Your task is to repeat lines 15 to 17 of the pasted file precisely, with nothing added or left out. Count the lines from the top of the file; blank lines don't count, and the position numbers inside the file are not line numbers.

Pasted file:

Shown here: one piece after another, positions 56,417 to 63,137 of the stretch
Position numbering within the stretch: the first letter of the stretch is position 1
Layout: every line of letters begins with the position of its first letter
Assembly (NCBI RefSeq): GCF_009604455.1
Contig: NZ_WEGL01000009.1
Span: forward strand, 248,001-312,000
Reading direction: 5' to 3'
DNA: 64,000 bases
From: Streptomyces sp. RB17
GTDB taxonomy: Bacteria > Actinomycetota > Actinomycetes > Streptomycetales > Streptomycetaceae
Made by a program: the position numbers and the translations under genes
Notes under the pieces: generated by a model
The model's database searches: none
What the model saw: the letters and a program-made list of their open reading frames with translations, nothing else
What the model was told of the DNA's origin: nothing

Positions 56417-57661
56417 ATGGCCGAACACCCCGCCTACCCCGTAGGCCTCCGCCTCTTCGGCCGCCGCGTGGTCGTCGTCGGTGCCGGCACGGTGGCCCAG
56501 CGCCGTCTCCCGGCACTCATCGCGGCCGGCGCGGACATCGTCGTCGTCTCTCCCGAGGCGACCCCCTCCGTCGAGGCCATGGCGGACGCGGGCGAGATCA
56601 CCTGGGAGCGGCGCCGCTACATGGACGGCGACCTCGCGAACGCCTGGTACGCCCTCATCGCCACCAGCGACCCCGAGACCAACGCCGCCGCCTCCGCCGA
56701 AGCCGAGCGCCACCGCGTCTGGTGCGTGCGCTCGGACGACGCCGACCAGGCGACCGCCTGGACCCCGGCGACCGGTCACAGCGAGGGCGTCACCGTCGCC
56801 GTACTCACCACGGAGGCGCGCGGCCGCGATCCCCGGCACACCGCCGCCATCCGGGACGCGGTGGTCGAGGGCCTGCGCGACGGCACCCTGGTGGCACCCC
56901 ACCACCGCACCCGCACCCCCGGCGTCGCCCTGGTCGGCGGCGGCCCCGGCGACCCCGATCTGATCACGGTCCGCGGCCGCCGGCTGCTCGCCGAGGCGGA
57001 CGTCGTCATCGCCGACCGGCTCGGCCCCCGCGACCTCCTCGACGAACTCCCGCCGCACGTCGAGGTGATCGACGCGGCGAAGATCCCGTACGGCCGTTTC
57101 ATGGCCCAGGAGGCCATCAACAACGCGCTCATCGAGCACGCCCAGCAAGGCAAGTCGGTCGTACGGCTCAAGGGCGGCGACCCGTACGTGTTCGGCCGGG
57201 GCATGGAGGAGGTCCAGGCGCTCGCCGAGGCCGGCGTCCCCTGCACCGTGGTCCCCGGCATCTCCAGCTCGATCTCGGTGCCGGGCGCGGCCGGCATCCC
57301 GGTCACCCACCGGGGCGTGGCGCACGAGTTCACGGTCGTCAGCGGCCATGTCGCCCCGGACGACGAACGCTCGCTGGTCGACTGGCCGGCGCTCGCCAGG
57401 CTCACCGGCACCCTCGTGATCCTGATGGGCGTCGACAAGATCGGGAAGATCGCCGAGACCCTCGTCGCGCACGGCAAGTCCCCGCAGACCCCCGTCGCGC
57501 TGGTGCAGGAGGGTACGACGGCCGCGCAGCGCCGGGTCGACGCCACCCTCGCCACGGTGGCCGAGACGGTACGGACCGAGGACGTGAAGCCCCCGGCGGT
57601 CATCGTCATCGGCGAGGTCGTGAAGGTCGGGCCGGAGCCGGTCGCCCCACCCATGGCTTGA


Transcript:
What the model was told of the DNA's origin: nothing

Positions 56417-57661
56417 ATGGCCGAACACCCCGCCTACCCCGTAGGCCTCCGCCTCTTCGGCCGCCGCGTGGTCGTCGTCGGTGCCGGCACGGTGGCCCAG